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If you’re disgusted by trashed beaches after winter rains, imagine what’s hiding in the water

If you’re disgusted by trashed beaches after winter rains, imagine what’s hiding in the water
Several days of rain have led to piles of trash washing up on many of Southern California's beaches, including this heap in Seal Beach on Feb. 7. (Los Angeles Times)

To the editor: At the very least, some of the trash accumulating on Southern California beaches after the recent winter storms can be picked up and moved elsewhere. It's what we don’t see — the trash that makes it into the ocean — that really has an impact.

Non-human animals are already suffering. You can do something about it. You can do nothing about. We will all pay for it.

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We have messed with Mother Nature.

Wes Correll, Irvine

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To the editor: It’s not just beaches that are full of trash. Refuse is abundant at the Port of Los Angeles, spread across the rock jetties and breakwaters, clustered among the sea grass and floating in the open water.

What is not picked up and packed out breaks down into microplastics that make their way to our diets via the fish we eat. It is certainly worse after heavy rains, but it is a year-round crime against the commons that must be solved.

I’ve contacted the L.A. Harbor Commission seeking permission to organize cleanups on the jetties but have not received any response. Meanwhile, I encourage paddlers to pick up what we can.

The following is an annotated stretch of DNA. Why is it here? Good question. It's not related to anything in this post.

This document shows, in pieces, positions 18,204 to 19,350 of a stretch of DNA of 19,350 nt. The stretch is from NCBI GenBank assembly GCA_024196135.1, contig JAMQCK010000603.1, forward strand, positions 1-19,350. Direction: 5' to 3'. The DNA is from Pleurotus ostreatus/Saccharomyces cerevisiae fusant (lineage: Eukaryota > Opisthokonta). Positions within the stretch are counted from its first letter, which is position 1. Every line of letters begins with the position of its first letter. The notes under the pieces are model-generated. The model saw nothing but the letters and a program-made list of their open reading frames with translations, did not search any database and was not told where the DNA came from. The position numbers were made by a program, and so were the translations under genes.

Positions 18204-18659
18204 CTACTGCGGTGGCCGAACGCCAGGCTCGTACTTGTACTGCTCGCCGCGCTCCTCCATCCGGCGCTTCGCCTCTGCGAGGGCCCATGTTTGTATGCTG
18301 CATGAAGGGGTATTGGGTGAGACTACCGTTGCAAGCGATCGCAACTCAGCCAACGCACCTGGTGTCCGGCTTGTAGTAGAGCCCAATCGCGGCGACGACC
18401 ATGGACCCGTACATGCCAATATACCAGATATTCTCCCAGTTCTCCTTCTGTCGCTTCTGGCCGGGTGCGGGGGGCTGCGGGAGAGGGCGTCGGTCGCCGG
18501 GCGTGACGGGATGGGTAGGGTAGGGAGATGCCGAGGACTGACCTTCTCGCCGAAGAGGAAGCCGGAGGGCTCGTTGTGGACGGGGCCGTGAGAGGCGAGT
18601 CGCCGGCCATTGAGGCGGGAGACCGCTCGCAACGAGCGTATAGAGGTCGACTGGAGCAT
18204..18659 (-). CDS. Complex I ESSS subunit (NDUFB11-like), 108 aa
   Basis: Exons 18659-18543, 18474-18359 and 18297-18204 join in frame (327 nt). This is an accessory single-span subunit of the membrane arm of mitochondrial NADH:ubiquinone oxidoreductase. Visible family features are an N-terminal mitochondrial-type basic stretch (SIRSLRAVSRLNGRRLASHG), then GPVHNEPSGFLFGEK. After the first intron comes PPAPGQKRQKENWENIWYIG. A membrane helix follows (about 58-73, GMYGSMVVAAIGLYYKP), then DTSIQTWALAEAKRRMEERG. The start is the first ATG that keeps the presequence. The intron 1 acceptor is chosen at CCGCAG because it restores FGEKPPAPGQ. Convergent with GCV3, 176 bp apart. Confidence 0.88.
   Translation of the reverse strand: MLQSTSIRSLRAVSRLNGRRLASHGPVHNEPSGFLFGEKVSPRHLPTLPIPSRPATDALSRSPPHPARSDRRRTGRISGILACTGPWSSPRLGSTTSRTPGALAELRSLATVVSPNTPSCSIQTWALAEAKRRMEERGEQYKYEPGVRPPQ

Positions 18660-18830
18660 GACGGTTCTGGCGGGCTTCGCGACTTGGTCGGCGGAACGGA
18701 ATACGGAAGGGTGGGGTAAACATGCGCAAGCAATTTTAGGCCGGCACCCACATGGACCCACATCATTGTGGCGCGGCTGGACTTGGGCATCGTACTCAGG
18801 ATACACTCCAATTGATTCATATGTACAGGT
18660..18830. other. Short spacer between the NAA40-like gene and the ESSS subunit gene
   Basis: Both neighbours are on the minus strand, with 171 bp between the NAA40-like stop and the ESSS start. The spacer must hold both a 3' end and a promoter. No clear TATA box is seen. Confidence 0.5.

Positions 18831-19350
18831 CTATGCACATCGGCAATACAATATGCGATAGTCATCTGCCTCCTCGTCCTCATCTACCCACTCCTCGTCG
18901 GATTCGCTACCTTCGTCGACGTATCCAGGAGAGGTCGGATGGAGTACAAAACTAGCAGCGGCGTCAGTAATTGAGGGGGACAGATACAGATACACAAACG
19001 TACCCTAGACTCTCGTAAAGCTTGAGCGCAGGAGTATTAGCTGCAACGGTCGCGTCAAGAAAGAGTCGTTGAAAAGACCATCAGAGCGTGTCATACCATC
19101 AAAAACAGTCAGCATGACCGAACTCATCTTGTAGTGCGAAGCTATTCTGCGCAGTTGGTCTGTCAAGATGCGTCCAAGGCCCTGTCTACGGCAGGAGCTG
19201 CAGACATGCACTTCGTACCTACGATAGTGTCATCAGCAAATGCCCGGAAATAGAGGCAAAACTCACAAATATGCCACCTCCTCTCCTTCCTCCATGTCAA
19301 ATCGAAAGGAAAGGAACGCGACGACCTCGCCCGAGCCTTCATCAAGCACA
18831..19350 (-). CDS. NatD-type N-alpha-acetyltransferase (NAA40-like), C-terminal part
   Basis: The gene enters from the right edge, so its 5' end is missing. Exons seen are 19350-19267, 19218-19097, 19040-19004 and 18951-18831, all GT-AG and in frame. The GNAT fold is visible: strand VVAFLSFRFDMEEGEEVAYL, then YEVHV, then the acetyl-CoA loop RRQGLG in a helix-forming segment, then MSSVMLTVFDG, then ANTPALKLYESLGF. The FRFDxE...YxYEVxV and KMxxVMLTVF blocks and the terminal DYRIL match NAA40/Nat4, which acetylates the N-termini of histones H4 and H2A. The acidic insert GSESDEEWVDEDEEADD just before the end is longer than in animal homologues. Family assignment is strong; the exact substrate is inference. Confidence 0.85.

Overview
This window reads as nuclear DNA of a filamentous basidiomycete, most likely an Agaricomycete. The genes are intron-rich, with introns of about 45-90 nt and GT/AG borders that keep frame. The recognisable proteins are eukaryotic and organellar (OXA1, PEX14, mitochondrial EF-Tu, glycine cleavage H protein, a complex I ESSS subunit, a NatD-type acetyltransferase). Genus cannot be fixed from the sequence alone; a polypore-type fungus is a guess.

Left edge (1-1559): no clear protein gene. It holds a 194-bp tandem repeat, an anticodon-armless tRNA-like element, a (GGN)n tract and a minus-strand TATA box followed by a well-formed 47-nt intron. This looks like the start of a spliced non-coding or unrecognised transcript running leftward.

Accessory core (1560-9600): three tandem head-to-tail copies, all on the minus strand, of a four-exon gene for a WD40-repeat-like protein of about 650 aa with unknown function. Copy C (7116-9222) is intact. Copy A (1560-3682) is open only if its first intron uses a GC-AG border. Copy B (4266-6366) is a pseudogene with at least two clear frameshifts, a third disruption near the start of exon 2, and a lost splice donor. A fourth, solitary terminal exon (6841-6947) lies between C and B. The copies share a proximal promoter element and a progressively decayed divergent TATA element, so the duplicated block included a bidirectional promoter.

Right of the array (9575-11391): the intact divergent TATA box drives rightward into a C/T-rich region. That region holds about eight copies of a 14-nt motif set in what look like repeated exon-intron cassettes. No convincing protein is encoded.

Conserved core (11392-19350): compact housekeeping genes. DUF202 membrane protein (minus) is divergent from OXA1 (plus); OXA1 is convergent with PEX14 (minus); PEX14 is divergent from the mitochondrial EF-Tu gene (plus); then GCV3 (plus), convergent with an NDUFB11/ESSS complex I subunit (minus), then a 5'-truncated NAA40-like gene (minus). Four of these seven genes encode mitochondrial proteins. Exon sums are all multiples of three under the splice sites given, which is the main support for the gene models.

Eva Cicoria, Rancho Palos Verdes

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To the editor: A report by the CalPIRG Education Fund found that Los Angeles residents now throw out at least 23% more trash than they did in 2012. This is largely because we produce too many things that we use once.

The solution to cleaner and safer beaches starts with getting rid of single-use plastics, which make up about half the weight of what U.S. households and businesses throw away. Plastics persist in our environment for centuries, harm wildlife, and litter our beaches.

We are currently trying to do away with plastic bags and straws, but we still need to tackle the problem of polystyrene foam, which is not recyclable in L.A.’s blue bins and breaks apart easily into small particles that end up in our waterways. We don’t need polystyrene, which has many reusable and compostable alternatives.

Let’s prevent even worse beach cleanups by banning polystyrene statewide.

Adair Andre, Denver, and Dan Jacobson, Sacramento

Andre works for the U.S. Public Interest Group’s Zero Waste Campaign; Jacobson is the legislative director for Environment California.

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